8bitrocket.com
20Jan/080

Tutorial: Using Flash CS3 and Actionscript 3 to create Atari 7800 Asteroids Part 1

In this series of tutorials, we will explore some optimization techniques to create a fully blitted Asteroids style game. Although the game we will create will be a relatively simple version of Asteroids, the techniques we will use to optimize it will be advanced. We will explore these optimization techniques:

1. Pre-calculating and storing rotation and thrust delta x and delta y values in an array (so they don't need to be calculated on the fly)
2. Pre-caching sprite rotation animations in an array of BitmapData objects
3. Using one display object to "blit" (bit block transfer) all graphic images to.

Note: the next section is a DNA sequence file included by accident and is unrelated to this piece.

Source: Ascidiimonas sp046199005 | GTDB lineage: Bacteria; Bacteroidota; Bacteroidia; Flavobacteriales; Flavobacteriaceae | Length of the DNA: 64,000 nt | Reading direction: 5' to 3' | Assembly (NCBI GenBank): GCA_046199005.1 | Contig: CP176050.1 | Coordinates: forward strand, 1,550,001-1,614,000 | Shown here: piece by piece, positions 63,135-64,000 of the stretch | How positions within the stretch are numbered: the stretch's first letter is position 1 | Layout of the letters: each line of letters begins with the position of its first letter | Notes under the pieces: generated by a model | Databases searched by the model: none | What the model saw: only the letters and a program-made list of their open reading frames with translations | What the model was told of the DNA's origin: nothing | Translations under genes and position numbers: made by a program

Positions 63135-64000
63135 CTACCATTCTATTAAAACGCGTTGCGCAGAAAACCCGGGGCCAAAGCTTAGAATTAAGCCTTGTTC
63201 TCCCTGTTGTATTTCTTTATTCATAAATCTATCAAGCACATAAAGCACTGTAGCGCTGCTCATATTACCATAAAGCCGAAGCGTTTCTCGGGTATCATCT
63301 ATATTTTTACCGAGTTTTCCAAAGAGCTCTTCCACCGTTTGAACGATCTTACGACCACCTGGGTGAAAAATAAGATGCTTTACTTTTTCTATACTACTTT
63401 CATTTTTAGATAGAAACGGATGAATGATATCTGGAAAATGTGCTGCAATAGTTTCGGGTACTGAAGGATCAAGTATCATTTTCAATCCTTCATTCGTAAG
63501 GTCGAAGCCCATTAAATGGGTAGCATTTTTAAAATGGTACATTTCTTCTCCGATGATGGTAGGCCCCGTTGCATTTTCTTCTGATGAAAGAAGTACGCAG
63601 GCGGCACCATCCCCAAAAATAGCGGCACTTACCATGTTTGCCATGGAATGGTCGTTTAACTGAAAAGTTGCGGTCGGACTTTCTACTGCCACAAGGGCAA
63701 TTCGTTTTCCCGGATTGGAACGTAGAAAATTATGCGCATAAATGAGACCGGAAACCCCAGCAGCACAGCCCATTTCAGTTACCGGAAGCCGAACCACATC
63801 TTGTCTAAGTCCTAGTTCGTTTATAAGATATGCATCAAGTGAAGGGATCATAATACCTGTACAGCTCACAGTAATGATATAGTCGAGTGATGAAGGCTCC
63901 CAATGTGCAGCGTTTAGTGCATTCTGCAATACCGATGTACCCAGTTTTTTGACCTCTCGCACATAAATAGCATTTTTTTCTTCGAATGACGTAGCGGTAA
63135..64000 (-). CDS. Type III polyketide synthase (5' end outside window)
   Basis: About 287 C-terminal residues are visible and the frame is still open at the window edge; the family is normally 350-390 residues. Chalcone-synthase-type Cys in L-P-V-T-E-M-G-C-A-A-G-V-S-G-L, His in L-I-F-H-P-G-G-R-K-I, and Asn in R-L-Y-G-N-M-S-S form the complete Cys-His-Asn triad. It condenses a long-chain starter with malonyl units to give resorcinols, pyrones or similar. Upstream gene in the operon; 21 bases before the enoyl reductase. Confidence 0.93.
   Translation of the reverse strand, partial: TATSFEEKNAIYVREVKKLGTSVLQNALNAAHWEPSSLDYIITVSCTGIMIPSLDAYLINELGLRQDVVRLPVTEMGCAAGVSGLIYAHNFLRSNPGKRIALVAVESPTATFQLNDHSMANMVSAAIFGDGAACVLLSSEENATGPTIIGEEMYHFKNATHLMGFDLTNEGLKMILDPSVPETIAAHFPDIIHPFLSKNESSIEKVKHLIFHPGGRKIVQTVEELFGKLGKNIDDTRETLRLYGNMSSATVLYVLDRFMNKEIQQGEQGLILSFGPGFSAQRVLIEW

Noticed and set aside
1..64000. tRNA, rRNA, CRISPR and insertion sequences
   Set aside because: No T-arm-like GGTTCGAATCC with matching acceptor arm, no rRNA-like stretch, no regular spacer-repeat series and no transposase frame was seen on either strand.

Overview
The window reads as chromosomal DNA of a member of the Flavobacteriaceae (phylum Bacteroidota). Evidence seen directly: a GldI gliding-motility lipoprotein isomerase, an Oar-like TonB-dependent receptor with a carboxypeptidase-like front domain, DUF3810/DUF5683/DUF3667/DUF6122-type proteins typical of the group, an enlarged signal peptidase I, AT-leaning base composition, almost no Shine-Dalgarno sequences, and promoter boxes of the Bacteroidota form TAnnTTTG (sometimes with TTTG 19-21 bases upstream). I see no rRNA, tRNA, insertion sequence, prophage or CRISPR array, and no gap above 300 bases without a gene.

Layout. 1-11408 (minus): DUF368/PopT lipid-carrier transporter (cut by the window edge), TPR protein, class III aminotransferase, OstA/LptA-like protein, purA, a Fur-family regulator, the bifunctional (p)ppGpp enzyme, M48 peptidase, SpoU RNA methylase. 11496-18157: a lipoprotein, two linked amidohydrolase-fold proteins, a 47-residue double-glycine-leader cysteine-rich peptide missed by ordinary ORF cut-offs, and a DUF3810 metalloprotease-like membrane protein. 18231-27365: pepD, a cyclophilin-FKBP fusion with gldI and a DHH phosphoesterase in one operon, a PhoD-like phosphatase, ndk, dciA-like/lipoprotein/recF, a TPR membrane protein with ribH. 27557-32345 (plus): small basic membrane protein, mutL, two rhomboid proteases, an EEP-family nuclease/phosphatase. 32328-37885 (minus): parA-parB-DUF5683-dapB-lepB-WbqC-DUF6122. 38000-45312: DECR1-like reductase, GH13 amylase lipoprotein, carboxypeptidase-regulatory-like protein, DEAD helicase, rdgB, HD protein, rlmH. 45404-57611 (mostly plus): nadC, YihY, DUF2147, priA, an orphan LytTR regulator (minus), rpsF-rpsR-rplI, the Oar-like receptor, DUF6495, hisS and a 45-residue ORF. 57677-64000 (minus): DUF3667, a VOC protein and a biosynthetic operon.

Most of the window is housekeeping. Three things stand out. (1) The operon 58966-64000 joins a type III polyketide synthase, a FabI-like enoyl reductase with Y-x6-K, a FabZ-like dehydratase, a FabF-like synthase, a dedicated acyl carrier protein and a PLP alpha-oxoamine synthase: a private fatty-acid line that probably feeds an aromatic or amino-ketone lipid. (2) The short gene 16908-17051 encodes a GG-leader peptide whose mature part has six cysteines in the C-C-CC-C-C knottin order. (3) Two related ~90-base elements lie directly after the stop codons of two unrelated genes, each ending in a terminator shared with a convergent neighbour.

In part 1, we will tackle all three of these and get the player ship moving about the screen. In part 2, we will add in blitted asteroid rocks animations. In part 3, we will add blitted ship missiles. In part 4, we will add the bitmap collision detection  a simple particle emitter and a pool/farm of particles.

I am modeling some of my graphics for this game from the Atari 7800 version of Asteroids. I am doing this because I want to create a version that might be familiar to some people but also because I don't plan to license or sell this game. If you plan to use this as a base for a game that you will submit for license opportunities, then you must change all of the graphics.

Getting Started